IN the preferred embodiment of the invention the gas monitor is adapted for use with a plurality of different sampling integrators that are located respectively in a number of different monitoring environments. Due to the novel arrangement of the control circuits of the present invention, it is possible to connect a number of such additional monitors to the system upstream from the second pump 25p in the gas sampling circuit. However, in order to simplify the description of the invention, only one such additional gas sampling inlet conduit 38, having a third on-off valve 39 and an associated gas integrator 40, is illustrated as being connected in the system for introducing gas from one additional inlet conduit 38 to the input side of the pump 25p. Of course, in the operation of the zero gas circuit when the first on-off valve 36 is actuated to introduce zero gas to the pump 25p, both the second and third on-off valves 37 and 38 will simultaneously be closed to prevent any gas from entering pump 25p from the monitored, potentially toxic gas environments. It has been found that about four or five spaced environments can be reliably sampled in rapid sequence with the disclosed monitoring system without impairing the accuracy of the single sensor 1 used therein. Thus at least three more inlet conduits could be connected at the junction of conduits 26 and 38, upstream from second pump 25p, if desired.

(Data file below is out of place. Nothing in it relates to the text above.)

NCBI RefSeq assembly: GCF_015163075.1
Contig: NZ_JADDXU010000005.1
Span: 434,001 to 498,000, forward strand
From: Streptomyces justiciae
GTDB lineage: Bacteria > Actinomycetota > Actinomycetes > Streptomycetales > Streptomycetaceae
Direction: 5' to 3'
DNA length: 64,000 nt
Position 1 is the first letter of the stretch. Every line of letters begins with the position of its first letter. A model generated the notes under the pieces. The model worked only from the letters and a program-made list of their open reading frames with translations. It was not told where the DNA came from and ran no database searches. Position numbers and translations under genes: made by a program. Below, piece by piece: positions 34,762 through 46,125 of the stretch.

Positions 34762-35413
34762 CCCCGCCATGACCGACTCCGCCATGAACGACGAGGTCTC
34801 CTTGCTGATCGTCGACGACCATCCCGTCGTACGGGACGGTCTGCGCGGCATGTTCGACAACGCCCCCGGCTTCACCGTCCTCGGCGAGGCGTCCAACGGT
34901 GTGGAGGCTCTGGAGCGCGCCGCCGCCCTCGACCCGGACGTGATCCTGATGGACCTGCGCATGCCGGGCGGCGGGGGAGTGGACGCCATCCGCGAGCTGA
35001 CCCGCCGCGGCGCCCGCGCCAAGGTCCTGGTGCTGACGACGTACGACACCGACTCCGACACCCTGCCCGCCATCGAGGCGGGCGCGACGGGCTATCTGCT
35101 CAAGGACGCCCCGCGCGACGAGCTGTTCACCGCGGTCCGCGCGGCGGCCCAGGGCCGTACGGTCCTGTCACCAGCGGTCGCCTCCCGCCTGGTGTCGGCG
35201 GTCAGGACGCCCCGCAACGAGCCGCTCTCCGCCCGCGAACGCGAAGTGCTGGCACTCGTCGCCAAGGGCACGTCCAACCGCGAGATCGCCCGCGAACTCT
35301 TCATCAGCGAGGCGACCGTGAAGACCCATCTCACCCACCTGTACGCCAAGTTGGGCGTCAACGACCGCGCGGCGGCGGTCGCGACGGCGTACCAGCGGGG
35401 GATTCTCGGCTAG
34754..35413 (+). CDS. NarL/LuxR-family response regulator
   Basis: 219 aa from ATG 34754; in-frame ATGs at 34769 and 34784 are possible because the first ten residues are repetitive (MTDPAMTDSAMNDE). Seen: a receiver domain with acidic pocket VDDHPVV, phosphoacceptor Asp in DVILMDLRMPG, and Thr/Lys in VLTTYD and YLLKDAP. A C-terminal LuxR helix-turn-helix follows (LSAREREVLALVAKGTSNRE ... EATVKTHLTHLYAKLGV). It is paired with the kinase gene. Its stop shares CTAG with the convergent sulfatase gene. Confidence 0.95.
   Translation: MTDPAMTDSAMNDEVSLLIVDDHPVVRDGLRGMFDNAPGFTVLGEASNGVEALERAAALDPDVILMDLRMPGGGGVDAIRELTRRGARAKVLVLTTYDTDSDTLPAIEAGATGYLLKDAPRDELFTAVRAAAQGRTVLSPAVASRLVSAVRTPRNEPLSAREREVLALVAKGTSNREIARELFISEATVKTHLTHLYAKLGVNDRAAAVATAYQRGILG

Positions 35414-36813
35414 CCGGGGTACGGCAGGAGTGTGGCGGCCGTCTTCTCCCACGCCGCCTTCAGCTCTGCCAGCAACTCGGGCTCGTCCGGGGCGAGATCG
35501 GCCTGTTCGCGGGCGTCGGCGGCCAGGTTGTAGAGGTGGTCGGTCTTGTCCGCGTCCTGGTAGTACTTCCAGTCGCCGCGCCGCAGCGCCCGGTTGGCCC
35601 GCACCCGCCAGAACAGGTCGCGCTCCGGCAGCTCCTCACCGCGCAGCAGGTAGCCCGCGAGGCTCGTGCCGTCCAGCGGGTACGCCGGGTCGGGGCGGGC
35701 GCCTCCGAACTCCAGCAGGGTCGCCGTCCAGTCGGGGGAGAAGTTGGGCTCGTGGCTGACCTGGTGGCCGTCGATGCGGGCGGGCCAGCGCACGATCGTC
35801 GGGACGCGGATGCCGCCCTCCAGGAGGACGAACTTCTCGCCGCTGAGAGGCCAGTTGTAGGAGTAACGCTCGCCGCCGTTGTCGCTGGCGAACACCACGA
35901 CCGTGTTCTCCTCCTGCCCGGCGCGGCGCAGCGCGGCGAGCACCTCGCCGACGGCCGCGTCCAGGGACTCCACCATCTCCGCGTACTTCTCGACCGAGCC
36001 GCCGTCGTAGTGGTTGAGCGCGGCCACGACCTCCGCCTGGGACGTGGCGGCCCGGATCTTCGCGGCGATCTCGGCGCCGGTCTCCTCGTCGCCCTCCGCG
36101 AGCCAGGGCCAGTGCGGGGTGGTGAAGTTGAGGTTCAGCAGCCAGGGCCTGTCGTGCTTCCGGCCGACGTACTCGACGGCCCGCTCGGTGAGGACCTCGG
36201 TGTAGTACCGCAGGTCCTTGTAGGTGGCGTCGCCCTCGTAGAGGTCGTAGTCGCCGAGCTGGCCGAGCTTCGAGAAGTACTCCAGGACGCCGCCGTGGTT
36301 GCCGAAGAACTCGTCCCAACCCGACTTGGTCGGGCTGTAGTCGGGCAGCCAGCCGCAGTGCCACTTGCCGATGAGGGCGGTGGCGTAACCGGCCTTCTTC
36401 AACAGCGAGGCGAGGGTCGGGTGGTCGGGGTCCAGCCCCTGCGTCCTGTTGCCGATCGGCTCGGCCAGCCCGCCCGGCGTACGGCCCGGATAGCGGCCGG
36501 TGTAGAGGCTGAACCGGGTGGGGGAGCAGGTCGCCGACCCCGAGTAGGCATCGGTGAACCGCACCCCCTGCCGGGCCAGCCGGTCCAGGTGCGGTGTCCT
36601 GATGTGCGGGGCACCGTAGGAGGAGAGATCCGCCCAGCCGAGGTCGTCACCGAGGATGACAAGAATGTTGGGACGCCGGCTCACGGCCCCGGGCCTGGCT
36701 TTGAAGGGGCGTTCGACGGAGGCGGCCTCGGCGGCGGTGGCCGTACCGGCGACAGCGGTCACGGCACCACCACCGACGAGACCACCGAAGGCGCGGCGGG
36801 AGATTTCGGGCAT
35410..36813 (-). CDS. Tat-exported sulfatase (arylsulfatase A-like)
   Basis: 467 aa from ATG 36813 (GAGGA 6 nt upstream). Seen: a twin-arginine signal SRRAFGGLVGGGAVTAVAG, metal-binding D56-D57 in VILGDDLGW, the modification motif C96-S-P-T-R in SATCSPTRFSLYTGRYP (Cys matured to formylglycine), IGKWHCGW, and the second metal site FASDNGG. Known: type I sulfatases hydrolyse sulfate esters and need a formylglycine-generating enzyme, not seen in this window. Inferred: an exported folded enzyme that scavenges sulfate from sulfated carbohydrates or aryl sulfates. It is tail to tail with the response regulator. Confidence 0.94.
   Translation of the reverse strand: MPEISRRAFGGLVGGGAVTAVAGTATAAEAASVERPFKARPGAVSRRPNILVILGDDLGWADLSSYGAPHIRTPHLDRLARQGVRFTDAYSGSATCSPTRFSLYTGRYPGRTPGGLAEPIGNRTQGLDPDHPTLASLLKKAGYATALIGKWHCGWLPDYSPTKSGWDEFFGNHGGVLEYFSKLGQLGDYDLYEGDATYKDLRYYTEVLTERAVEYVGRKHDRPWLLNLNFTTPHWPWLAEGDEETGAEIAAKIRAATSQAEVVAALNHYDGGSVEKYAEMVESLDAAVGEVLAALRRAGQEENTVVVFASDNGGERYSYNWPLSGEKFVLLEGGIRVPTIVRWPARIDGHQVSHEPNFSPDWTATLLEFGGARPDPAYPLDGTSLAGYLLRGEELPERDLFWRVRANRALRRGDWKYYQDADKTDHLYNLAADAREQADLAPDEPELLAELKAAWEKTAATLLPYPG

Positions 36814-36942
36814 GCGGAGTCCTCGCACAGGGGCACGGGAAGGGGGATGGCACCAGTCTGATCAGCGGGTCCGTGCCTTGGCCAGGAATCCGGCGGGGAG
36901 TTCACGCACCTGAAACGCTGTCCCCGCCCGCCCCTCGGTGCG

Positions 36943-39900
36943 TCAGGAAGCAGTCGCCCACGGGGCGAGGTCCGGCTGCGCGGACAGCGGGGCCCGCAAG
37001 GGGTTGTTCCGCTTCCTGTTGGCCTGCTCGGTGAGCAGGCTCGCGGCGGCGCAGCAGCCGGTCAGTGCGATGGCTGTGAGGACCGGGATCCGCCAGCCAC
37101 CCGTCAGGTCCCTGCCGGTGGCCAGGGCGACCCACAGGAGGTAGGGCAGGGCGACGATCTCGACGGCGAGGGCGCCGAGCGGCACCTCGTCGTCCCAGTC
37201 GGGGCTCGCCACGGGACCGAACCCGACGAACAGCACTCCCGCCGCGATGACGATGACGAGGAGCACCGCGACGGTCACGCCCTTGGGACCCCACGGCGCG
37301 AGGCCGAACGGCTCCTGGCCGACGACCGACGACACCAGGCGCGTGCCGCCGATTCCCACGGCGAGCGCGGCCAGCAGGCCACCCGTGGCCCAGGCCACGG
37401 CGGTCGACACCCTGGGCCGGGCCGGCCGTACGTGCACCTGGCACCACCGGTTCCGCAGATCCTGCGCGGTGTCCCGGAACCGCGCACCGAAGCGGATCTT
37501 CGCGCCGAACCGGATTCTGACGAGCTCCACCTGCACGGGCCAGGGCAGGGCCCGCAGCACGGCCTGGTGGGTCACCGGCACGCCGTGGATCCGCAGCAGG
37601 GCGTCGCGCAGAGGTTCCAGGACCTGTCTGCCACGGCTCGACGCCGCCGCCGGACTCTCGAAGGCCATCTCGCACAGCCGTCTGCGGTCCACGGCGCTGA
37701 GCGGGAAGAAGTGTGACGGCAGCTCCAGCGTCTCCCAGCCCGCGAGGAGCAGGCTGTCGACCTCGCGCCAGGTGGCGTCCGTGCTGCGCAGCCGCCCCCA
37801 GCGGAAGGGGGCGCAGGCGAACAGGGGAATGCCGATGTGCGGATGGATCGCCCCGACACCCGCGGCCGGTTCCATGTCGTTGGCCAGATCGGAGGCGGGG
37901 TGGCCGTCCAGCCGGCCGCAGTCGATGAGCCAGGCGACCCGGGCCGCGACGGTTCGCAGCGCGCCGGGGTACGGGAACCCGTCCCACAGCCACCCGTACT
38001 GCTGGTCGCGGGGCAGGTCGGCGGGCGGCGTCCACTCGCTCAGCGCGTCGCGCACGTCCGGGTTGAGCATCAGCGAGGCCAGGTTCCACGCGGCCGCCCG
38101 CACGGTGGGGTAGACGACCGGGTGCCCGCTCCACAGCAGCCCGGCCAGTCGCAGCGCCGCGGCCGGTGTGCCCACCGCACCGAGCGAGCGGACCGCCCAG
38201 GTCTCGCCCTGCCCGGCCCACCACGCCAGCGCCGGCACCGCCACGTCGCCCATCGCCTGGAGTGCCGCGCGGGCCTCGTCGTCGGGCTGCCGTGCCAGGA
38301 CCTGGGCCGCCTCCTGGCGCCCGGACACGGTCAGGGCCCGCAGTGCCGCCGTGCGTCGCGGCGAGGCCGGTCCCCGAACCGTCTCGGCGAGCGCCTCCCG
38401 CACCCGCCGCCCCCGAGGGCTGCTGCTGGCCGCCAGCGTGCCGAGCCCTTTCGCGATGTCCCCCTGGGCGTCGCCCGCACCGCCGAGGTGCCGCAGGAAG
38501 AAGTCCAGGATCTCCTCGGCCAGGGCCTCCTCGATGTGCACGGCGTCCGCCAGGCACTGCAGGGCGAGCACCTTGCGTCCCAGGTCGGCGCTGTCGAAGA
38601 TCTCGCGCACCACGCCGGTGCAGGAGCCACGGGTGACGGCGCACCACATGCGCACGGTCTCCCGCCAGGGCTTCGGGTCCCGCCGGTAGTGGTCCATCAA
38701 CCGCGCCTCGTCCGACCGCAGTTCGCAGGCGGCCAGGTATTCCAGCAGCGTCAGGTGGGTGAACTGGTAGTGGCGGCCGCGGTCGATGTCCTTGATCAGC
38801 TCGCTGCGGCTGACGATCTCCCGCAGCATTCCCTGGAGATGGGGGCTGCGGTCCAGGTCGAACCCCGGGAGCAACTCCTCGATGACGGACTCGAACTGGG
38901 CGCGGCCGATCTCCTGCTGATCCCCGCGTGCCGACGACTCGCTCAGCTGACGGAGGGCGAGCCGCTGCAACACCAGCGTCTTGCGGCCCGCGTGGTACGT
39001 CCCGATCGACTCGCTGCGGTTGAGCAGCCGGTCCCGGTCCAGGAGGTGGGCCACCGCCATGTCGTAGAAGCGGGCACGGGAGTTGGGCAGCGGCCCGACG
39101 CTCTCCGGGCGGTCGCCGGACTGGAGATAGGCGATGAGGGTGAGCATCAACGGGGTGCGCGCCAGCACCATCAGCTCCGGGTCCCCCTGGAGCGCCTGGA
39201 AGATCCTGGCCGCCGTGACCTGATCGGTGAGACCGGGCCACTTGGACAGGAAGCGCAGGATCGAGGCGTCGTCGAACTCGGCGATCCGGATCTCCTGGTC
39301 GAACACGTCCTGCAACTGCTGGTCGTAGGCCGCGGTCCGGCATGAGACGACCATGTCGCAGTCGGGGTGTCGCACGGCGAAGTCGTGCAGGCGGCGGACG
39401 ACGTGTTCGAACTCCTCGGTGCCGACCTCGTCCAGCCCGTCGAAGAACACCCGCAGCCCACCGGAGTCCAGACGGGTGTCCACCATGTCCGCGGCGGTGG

As was the case with the operation of calibration circuit described above, with the preferred solenoid control arrangement of the zero gas circuit, it is possible in this embodiment of the invention to periodically and readily introduce zero gas into the isolated series circuit A, including sensor 1, in order to either purge the sensor system, or to alternatively intermix the zero gas with the standard gas leak gas (from leak 29) in order to calibrate the sensor 1. Thus, the desired objectives of the invention pointed out above are provided in the optimum manner indicated.
Finally, in the preferred circuit arrangement shown in the drawing, a suitable conventional flow meter 41 is connected in series between the second pump 25p and the three-way valve 27. To calibrate this flow meter, a by-pass valve 48 is connected in parallel with it as indicated. In operation, the by-pass valve 48 will be normally adjusted to accurately meter a desirable gas flow through the flow meter 41.
From the foregoing description of the invention it will be apparent that various alternative embodiments and modifications may be made in it without departing from the true spirit and scope of the invention. Accordingly, it is my intention to encompass within the following claims the true scope of the invention.